The Chiloe Island 60cm gauge railway
Memories of a pensioner by Juan Galvez R. – journey in the Chilote train from Ancud to Castro
Through the good offices of my wife, I requested a pair of complementary tickets from the Alameda [the railway station in Santiago for services to the south] to the port of Castro, in the Isla Grande de Chiloé, in other words to the most southerly part of our railway system.
I will try to introduce the benevolent reader to the Lilliputian railway which unites the two ports of Ancud and Castro, in the very beautiful Isla Grande de Chiloé.
After a necessary stay of two days in Ancud, determined by the arrival of the steamer, the hotel, and the departure of the train, I eventually directed my steps, with my wife, towards the little station where the toy train was ready.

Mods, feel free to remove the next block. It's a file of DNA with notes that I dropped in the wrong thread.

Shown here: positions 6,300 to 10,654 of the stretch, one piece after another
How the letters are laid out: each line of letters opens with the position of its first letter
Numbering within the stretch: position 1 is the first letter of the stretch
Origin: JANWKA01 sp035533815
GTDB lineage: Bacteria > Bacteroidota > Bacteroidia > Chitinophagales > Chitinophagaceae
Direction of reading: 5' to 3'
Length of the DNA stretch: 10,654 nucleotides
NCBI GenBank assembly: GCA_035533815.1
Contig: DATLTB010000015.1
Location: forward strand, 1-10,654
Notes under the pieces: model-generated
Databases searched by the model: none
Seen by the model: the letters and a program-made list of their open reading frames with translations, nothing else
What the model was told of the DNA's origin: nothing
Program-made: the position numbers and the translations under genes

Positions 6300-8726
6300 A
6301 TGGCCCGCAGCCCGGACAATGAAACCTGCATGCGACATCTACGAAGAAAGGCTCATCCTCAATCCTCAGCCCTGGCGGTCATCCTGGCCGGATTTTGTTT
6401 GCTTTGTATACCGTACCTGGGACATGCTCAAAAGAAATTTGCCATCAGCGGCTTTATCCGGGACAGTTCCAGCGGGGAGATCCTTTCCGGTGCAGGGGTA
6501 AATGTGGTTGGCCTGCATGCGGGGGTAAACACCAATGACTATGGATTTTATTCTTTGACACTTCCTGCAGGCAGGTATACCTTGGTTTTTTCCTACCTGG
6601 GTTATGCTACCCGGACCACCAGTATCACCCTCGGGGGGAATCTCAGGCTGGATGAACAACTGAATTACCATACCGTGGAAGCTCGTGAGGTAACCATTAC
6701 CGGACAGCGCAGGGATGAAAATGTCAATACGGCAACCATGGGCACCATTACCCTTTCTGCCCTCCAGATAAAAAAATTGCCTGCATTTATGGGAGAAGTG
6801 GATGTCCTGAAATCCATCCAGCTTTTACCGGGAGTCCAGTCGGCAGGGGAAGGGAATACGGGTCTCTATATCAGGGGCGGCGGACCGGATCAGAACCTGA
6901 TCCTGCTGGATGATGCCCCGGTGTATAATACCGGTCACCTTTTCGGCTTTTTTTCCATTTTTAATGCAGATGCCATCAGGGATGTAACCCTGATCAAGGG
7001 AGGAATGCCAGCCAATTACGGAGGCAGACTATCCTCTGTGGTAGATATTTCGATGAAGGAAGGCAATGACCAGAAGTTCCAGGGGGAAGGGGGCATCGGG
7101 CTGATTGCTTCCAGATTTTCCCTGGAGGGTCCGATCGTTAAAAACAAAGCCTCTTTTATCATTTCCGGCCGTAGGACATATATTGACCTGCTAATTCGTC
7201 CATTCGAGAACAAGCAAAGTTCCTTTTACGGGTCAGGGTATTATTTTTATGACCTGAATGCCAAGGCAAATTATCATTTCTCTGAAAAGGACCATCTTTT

The station is a building without pretensions; a small office for the station-master, who at the same time performs the offices of ticket clerk, porter, warehouseman and cashier. With so many jobs to do, he has no time to sit down. There is hardly any furniture, and what little there is is his own. I can well believe that this is Chile's most Spartan station.
However, it does possess a small workshop, which builds passenger coaches of just one class, all that the railway currently has: third class. It is the world's most democratic train, despite the wishes of the President of the Republic that there should be a class for the wealthy and another for the average person who does not want to pay for first class.